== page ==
Lateef Kayode Caps Off Exciting Night Of Boxing With Dominant Win

June 11, 2011

Lateef Kayode throws a left jab at Matt Godfrey / Daily Sports Herald

Chumash Nation -- Relying on a powerful right hand and superior athleticism, rising cruiserweight contender Lateef "Power" Kayode earned a unanimous decision victory Friday night over Matt "Too Smooth" Godfrey in the main event of a thrilling night of boxing at the Chumash Casino.

Kayode, known for his one-punch knockout power, did not waste any time putting that power on display, as he dropped Godfrey at the end of Round One with a thunderous right hand.

In fact, Kayode would floor his opponent on two other occasions during the fight -- first from another big right in Round Five that hurt Godfrey, and then later with a left hook to the body in Round Nine.

However, the veteran Godfrey did have his moments.  In Round Four he stalled the Kayode onslaught by connecting with a big left that had Kayode retreating for the first time in the fight.

Later in Round Six, Godfrey landed some nice lefts and combinations, after Kayode essentially took the round off to recuperate from his extensive flurries in the prior round.

With the exception of those two rounds, Kayode essentially controlled the remainder of the action.  He calmly stalked Godfrey throughout the fight, landing jabs and big rights, while throwing everything with conviction. He also was the busier guy in the ring, as Godfrey's punch volume decreased as the fight continued.

Trainer Freddie Roach noted that Kayode "in his last fight, was following his opponent and not cutting the ring off. Tonight he cut the ring off."

Although Kayode was unable to knockout his opponent, he dominated on the scorecards, winning by scores of 98-90, 97-90, and 98-89.  The Daily Sports Herald also scored the fight 98-89.

Overall, it was another important step forward in the growing career of the Kayode (17-0, 14 KOs).  Not only did he bag another ten rounds under his belt, but he also did it against an experienced southpaw with good defensive skills.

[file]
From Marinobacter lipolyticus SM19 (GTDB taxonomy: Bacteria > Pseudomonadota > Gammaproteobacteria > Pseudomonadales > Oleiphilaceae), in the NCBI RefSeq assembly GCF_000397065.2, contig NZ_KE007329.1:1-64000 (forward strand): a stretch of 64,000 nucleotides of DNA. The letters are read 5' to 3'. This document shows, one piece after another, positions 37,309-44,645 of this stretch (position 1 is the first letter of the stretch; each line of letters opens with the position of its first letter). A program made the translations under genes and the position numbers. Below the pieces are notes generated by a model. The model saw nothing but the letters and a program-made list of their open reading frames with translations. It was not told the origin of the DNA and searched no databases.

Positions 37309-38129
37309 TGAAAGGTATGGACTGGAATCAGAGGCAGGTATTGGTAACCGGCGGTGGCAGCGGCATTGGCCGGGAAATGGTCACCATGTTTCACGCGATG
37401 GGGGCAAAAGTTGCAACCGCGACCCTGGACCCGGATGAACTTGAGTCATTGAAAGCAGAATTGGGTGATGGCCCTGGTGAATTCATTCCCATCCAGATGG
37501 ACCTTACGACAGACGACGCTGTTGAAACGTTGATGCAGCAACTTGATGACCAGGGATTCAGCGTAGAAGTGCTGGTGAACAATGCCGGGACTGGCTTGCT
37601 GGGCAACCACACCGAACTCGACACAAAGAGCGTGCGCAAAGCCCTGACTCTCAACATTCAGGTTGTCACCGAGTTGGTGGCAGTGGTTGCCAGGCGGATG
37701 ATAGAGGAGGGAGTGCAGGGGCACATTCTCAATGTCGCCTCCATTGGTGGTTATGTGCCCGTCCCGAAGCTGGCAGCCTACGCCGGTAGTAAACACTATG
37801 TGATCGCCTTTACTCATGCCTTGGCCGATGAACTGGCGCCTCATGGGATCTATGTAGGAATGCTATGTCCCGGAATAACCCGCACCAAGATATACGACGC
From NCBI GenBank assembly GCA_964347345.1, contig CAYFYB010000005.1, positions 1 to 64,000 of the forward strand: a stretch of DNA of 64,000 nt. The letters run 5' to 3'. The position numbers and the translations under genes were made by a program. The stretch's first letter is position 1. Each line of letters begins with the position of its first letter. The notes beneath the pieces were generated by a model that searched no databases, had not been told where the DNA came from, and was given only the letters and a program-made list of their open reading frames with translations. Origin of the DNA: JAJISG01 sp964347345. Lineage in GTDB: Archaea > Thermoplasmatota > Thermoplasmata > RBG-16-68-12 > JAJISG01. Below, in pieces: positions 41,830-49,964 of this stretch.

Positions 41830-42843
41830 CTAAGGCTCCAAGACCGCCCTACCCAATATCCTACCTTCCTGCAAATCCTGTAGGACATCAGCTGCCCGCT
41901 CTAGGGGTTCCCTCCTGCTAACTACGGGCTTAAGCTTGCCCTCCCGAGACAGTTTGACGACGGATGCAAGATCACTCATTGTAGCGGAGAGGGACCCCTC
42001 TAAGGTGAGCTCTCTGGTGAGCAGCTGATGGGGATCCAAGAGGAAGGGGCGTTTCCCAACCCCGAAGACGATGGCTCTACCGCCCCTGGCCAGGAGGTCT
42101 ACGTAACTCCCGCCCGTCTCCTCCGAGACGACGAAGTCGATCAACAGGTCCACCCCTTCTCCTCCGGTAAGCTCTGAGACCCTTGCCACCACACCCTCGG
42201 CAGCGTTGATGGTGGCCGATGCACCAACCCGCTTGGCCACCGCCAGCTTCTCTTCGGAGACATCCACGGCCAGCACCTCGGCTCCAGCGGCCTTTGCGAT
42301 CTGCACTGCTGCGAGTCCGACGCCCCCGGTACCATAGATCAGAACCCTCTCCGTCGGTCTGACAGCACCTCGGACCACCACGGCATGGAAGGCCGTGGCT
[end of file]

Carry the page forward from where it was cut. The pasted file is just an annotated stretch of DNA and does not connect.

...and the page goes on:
Matt Godfrey lands a left on Lateef Kayode / Daily Sports Herald

Roach stated that Godfrey's southpaw stance did "throw a wrench" into his fighter's performance, but that they planned to counter that stance with the "right hand to the body and it worked very well."

He went on to state that Kayode would have been more effective had he also implemented more "left hooks" and "three-punch combinations rather than two-punch combinations."

When asked where Kayode needs to improve, Roach offered this:
When he has guys on the ropes, he stands up a little bit tall when he reaches for a body shot and keeps himself a little bit too open for too long a period.  Where if he crouches down and bends his knees and digs that shot a bit, it makes it more of a hard body shot than just an arm punch.

Super Bantamweight Co-Feature: Chris Avalos Defeats Khabir Suleymanov

In an electrifying bout, Chris Avalos (19-1, 15 KOs) handed Russia's Khabir Suleymanov (11-1, 5 KOs) his first loss by unanimous decision thanks to a solid jab and better boxing skills.

Although Suleymanov appeared to be the faster man in the ring, he also was the more inexperienced fighter, despite being 9 years older than Avalos. Suleymanov, 30, has virtually no amateur background, and did not start boxing regularly until age 24.